+++ This bug was initially created as a clone of Bug #285761 +++
/proc/<pid>/maps is already accessible for RHEL-5.2.
Description of problem:
I trace a process using ptrace and the PTRACE_O_TRACEEXIT option. When I get
the PTRACE_EVENT_EXIT notification for the process I examine its
/proc/<pid>/environ. This works on RECENT vanilla Linux kernels.
I am not aware of any applications depending on such feature.
Version-Release number of selected component (if applicable):
(it works on upstream kernel 2.6.25-0.101.rc4.git3.fc8 x86_64)
(it works on F-8 kernel kernel-18.104.22.168-12.fc8.x86_64)
Steps to Reproduce:
1. wget -O event-exit-proc-environ.c
2. gcc -o event-exit-proc-environ event-exit-proc-environ.c -Wall -ggdb2
3. ./event-exit-proc-environ; echo $?
/proc/15504/environ has uid 0 and mode 0400
./event-exit-proc-environ: Failed to open /proc/15504/environ: error 13:
-- Additional comment from email@example.com on 2007-10-10 23:06 EST --
This problem is not really related to ptrace. It's a Fedora difference that
AFAICT is more or less intentional, but at any rate I am not the sole person to
ask about it.
The issue is that Fedora makes maps et al not world-readable. In all kernels,
the core dump code (even with ulimit -c 0) clears the process's (mm's)
"dumpable" flag. Once this flag is clear, the /proc/pid file access all acts
with the files owned by root rather than by the euid. Since maps has mode 400
in Fedora (444 upstream), you can't read it when it belongs to root, so you can
no longer open your own child's /proc files for reading.
This is probably an unintended confluence of factors motivated by different
things. The 400 vs 444 is an intended security change in Fedora. The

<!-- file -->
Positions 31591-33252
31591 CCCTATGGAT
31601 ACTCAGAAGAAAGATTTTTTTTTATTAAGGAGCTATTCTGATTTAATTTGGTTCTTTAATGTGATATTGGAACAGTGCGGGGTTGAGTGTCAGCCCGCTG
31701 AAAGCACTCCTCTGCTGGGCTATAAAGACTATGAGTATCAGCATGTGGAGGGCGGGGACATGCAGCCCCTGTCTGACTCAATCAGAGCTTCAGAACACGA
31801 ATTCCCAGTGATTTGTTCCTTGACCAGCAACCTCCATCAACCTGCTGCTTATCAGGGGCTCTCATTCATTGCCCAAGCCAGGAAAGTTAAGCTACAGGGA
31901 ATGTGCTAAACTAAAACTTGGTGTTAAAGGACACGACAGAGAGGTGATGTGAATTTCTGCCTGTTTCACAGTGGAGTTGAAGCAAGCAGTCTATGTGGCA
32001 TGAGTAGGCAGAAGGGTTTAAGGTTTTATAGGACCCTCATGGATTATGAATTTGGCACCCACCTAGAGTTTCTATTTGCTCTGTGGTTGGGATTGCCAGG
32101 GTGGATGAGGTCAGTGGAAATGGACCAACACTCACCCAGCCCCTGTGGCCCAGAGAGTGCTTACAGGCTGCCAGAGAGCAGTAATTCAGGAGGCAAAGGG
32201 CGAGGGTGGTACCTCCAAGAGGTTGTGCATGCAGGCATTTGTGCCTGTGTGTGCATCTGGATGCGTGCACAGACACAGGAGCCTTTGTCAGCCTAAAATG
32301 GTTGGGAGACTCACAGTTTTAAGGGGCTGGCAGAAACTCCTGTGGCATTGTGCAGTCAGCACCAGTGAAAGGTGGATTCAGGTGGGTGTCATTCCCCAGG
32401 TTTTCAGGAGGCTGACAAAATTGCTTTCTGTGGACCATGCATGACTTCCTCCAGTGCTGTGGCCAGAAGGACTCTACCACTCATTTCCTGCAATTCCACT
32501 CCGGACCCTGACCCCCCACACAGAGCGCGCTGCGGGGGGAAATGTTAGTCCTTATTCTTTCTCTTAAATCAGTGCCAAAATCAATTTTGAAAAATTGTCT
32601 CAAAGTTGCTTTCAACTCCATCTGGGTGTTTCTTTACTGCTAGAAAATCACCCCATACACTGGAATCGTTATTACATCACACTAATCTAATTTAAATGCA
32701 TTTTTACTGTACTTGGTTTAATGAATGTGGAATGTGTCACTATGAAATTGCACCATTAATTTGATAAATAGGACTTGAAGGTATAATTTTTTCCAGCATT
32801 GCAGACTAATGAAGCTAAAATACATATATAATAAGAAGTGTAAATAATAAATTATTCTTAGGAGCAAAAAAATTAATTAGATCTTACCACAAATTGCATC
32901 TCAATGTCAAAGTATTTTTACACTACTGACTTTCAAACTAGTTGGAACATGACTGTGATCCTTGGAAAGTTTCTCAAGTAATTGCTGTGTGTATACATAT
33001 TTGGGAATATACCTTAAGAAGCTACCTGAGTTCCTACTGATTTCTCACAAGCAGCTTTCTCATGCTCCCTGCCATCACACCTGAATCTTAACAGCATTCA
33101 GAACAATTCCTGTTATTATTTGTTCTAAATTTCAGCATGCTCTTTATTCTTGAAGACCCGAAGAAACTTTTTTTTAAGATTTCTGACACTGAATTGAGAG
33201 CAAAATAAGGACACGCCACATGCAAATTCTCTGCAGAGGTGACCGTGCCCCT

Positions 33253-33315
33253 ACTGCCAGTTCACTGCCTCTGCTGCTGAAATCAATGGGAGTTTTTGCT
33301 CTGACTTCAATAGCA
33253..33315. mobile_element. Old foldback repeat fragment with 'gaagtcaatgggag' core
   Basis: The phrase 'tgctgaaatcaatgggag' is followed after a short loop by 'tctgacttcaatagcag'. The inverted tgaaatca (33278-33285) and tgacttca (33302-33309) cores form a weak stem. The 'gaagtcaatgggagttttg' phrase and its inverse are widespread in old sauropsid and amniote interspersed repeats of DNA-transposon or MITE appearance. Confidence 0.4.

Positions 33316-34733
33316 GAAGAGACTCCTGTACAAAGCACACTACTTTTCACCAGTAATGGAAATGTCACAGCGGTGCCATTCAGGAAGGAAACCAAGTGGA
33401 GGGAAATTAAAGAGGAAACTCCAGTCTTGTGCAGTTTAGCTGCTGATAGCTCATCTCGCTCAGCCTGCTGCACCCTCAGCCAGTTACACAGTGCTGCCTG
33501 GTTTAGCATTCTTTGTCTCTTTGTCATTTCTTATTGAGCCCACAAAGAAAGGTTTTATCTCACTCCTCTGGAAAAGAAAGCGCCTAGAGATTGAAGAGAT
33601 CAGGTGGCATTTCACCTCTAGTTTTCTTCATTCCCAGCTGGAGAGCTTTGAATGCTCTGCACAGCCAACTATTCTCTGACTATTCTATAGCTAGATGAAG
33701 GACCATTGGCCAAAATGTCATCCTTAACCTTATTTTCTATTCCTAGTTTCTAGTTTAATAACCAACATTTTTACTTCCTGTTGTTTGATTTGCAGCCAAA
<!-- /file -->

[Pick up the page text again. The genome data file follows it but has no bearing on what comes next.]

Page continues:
permission meaning of dumpable=0 is intended for keeping secure things that
changed uids or something like that--a privileged daemon that switches to your
uid does not dump a core file owned by you. The core dump code clearing
dumpable is probably part of some necessary synchronization plan or something.
All added together, they have the effect of denying a permission noone ever
intended to deny (/proc files of a task that is in the process of dying by a
core signal)--but this can only be seen in non-racy conditions when you are
either looking at a zombie (which has no such info as e.g. maps left to show
anyway) or are looking at a PTRACE_EVENT_EXIT stop.
-- Additional comment from firstname.lastname@example.org on 2007-10-10 23:07 EST --
linux-2.6-execshield.patch is what changes the fs/proc/base.c permissions to
-- Additional comment from email@example.com on 2007-10-11 06:38 EST --
-- Additional comment from firstname.lastname@example.org on 2007-11-12 17:18 EST --
A variant of my fix went in upstream today. This should hit rawhide in the
fullness of time. It would be trivial to backport to 2.6.23 if this is worth
bothering with fixing early for Fedora .
This request was evaluated by Red Hat Product Management for inclusion in a Red
Hat Enterprise Linux maintenance release. Product Management has requested
further review of this request by Red Hat Engineering, for potential
inclusion in a Red Hat Enterprise Linux Update release for currently deployed
products. This request is not yet committed for inclusion in an Update
Posted on rhkl:
You can download this test kernel from http://people.redhat.com/dzickus/el5
An advisory has been issued which should help the problem
described in this bug report. This report is therefore being
closed with a resolution of ERRATA. For more information
on therefore solution and/or where to find the updated files,
please follow the link below. You may reopen this bug report
if the solution does not work for you.